NHRIs can include in their advice an analysis of the human rights issue or situation, as well as their findings and recommendations to address human rights violations or potential violations.

[1] The establishing legislation may, however, require the NHRI to act on all complaints of human rights violations and on all formal referrals from the government.

Graphic: National inquiries can result in advice being provided to a broad range of stakeholders


NHRIs are independent State institutions with significant human rights expertise. They are entitled to expect that their advice will be carefully considered by those to whom it is addressed.

Recipients of the NHRI's advice are generally not required by law to accept and implement the advice and recommendations. They may accept all the advice, part of it or none of it. However, each recipient should respond formally to the NHRI and give reasons for their decisions on the recommendations.

If the NHRI released its original advice publicly then the recipient of the advice should also release their response publicly, after taking time to consider the advice and the recommendations.


NHRIs should follow up on their advice, advocate for it, monitor, and report on its implementation.

Regular monitoring of advice and recommendations is essential so that NHRIs can identify progress that has been made, as well as any gaps in implementation. This data can guide efforts by NHRIs to lobby government and other stakeholders.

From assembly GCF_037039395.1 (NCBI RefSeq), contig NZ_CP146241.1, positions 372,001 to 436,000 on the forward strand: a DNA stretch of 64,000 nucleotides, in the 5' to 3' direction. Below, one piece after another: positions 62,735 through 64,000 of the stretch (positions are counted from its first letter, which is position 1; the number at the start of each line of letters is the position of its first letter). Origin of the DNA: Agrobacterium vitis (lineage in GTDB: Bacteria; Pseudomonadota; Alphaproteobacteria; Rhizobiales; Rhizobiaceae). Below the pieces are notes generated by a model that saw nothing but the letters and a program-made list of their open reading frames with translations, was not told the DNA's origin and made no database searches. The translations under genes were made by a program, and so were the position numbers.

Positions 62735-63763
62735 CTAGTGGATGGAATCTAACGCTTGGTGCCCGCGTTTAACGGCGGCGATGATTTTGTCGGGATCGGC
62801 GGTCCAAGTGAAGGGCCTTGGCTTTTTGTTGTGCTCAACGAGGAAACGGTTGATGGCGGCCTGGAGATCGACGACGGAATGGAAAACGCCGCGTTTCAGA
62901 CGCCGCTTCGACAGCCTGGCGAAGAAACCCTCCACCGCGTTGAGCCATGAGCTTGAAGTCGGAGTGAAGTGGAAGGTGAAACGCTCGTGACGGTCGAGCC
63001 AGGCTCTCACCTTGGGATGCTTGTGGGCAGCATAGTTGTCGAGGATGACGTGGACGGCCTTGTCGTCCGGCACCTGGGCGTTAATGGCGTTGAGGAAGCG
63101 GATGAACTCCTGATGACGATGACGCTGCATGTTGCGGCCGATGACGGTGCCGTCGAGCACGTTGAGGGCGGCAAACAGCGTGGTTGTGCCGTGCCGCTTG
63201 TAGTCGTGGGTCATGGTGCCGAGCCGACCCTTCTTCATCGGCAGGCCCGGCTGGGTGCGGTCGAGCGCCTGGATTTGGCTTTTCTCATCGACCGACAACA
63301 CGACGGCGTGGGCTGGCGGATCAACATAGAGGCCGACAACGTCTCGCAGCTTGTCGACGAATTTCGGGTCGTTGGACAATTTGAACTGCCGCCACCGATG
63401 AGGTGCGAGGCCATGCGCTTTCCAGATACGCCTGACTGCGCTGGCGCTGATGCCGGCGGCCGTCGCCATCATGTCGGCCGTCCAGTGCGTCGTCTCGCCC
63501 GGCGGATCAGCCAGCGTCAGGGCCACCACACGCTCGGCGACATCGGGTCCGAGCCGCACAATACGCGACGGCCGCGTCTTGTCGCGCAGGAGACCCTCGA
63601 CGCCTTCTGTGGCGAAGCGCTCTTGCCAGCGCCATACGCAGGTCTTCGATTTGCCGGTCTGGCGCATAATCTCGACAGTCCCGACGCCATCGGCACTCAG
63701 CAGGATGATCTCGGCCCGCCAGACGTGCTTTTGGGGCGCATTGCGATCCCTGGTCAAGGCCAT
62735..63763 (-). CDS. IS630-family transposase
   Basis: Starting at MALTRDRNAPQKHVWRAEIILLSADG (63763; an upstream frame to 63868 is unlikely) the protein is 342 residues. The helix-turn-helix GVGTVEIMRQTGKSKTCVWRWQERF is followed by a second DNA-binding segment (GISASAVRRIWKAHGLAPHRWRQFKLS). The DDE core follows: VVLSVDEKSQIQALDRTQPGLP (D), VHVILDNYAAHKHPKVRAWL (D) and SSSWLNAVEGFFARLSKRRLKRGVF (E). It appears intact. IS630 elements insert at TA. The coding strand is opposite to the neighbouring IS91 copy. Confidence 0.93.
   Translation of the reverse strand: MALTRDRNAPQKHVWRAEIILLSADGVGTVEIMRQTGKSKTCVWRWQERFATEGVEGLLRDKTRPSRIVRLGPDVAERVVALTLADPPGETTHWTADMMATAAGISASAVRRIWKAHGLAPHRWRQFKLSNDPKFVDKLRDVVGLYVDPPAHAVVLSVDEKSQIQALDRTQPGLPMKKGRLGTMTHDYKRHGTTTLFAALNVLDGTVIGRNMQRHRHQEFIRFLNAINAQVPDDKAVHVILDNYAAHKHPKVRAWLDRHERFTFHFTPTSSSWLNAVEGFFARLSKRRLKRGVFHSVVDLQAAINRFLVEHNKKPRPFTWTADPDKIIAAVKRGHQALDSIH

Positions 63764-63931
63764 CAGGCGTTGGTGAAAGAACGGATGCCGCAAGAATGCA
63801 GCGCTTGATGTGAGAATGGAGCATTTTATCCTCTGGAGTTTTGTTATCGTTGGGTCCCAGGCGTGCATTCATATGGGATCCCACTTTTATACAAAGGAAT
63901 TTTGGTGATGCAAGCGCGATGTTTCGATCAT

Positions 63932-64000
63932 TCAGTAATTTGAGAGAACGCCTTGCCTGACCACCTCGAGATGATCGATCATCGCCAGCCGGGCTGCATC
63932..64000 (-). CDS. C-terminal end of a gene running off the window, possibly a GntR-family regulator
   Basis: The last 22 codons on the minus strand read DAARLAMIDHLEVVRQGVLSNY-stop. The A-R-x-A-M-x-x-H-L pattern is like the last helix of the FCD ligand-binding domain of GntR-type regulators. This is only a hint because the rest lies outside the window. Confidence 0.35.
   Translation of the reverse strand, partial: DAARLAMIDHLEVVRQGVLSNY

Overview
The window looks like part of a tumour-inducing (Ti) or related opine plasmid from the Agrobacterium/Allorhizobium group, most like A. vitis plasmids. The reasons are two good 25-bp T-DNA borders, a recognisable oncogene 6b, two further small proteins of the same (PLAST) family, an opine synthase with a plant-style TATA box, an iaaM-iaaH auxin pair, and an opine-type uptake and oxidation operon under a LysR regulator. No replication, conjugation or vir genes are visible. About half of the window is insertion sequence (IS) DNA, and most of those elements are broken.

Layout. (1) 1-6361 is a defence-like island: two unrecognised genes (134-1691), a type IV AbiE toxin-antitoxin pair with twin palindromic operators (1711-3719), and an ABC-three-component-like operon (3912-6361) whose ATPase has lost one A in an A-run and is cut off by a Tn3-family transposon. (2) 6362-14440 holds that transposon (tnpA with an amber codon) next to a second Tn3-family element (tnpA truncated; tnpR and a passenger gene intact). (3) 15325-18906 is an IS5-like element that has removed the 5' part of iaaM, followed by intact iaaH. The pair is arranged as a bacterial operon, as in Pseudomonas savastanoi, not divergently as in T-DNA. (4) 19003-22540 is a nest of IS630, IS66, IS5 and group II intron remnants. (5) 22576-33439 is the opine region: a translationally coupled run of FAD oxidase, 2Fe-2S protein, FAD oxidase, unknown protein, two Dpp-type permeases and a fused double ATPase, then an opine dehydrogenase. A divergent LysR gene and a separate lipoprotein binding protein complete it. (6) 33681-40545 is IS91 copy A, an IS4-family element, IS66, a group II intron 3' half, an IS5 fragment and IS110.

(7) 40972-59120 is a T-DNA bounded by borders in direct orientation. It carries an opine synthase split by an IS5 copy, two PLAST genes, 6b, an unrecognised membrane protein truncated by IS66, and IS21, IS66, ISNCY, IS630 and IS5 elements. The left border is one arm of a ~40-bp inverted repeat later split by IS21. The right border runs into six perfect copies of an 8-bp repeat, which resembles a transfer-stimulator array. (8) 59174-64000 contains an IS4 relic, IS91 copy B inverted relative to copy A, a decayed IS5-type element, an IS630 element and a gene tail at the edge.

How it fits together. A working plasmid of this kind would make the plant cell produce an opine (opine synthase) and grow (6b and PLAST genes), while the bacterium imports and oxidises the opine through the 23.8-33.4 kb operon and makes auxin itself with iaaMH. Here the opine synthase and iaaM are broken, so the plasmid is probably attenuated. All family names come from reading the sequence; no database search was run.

The Global Alliance of National Human Rights Institutions urges NHRIs to "publicise detailed information on the measures taken or not taken by public authorities in implementing specific recommendations or decisions".[1]

This information could, for example, be included in the NHRI's annual report or a special report, published on its website, included in press releases or shared with civil society.

Monitoring by NHRIs increases transparency and accountability in the implementation process. It is also a powerful advocacy tool that can increase pressure on States to implement recommendations.


The advisory responsibilities or functions of an NHRI should be set out in the establishing law so there is a clear and specific mandate.

The law should provide a broad framework for the function, including how it can be initiated, to whom advice can be provided, what kind of advice can be provided and what the response to advice should or could be.

[1] Sub-Committee on Accreditation General Observations, as adopted in Geneva in May 2013, GO 1.6.


Chapter 12, A Manual on National Human Rights Institutions (APF, revised 2018)

Image credits

  1. Inmates in a prison cell - APF/Michael Power
  2. An officer from Nepal's NHRI supports local communities after the 2015 earthquake - National Human Rights Commission of Nepal
  3. National inquiries can result in advice being provided to a broad range of stakeholders - Office of the Ombudsman of Samoa